Albert Camus often gets lumped in with twentieth-century French existentialists, a crew known for its hardline atheistic membership. But Camus was something different, something much more blasphemous: an agnostic who wouldn’t revere God even if He did exist.
Camus’s primary concern with God centered on the notion of divine justice. Could an otherworldly justice redeem this world, justifying its suffering? Many answer in the affirmative, with the caveat that this higher justice does its redeeming in a way that lies beyond our comprehension. God’s ways are “mysterious.” The notion that a higher being enforces our values, albeit in a way we can’t understand, is profoundly comforting. And it makes it easier to see why we should be good, as it provides external validation for our values.
But this “mystery” business didn’t jive with Camus. A form of justice that he couldn’t understand didn’t have any meaning to him. If what we mean by human justice differs from divine justice, then divine justice isn’t justice, in our terms; it’s meaningless. Camus’s ability to understand something and the meaningfulness of that thing were inseparable. The suffering of the world, then, can’t be redeemed. Human values are not reflected either by the world or by the divine, and without something beyond-the-human reinforcing their validity, things get shaky: questions of whether we should care about anything or see any meaning in our own seemingly random values have a way of popping up, or, for some of us, forcing themselves down our throats.
Miserable, right? According to a Pew Research poll released last year, a slight majority of Americans think that belief in God is necessary for morality to exist; in 21 countries of the 39 surveyed, a sweeping majority answered in the affirmative. But Camus didn’t start acting like a dick because of his inability to revere God or believe in divine justice. He found something else to believe in—not in spite of his blasphemous agnosticism, I don’t think; rather, this position shaped his ethics.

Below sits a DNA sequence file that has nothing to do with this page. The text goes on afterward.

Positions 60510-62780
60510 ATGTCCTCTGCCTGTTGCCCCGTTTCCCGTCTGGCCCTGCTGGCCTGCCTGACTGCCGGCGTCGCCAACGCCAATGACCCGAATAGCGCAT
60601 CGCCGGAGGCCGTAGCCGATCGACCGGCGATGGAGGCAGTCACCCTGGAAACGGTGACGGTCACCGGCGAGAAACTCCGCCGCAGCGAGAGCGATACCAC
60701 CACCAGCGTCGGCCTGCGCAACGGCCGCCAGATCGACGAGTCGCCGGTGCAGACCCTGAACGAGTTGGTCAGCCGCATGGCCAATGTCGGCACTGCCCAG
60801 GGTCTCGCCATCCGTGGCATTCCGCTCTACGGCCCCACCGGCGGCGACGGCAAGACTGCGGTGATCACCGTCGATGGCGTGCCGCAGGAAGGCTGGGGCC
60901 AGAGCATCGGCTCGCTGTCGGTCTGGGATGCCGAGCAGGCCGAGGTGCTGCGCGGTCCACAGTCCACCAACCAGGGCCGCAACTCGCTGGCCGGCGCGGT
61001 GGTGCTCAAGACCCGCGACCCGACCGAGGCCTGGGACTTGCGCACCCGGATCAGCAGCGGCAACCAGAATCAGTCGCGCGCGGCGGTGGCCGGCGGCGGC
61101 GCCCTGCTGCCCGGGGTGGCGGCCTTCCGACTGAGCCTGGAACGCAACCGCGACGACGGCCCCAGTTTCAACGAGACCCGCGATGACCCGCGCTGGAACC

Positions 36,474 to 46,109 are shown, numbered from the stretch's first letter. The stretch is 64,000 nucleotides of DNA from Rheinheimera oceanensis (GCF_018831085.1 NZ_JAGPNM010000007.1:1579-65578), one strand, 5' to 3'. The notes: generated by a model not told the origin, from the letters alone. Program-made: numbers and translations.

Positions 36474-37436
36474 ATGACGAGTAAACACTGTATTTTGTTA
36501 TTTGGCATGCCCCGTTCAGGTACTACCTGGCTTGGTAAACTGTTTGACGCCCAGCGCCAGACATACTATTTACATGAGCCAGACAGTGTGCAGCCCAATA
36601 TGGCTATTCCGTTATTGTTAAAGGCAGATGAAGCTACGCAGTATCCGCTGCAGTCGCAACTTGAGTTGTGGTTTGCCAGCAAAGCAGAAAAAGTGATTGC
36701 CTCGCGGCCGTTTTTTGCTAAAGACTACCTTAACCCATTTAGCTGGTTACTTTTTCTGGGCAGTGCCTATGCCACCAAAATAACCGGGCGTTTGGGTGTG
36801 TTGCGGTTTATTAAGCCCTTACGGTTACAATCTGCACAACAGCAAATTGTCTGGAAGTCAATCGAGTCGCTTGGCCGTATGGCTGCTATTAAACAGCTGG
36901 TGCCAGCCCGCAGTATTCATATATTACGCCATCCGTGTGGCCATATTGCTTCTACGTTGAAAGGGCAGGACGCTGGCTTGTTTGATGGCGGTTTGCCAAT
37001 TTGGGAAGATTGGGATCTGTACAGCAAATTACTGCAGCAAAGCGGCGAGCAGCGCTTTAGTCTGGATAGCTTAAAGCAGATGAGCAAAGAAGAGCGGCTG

Providing a clear picture of Camus’s ethics is difficult, because his style was more lyrical than rigorously systematic (which leads some philosophiles to claim that he wasn’t a philosopher, but those people can go home and make out with a picture of Kant), and he didn’t offer a list of specific rules to follow. I find it helpful to talk about the development of his ethics alongside Aristotle’s virtue ethics for some framing.
For Aristotle, beings are good at being the type of being they are when they live in a way that fulfills the function for which they are specially equipped. For humans, he decided that function is to act on our rational principle (which means doing boring stuff, like being moderate in all things). When we do that well, we achieve eudaimonia: a state of flourishing, being the best human beings we can be. It’s a life well lived, and it’s glorious.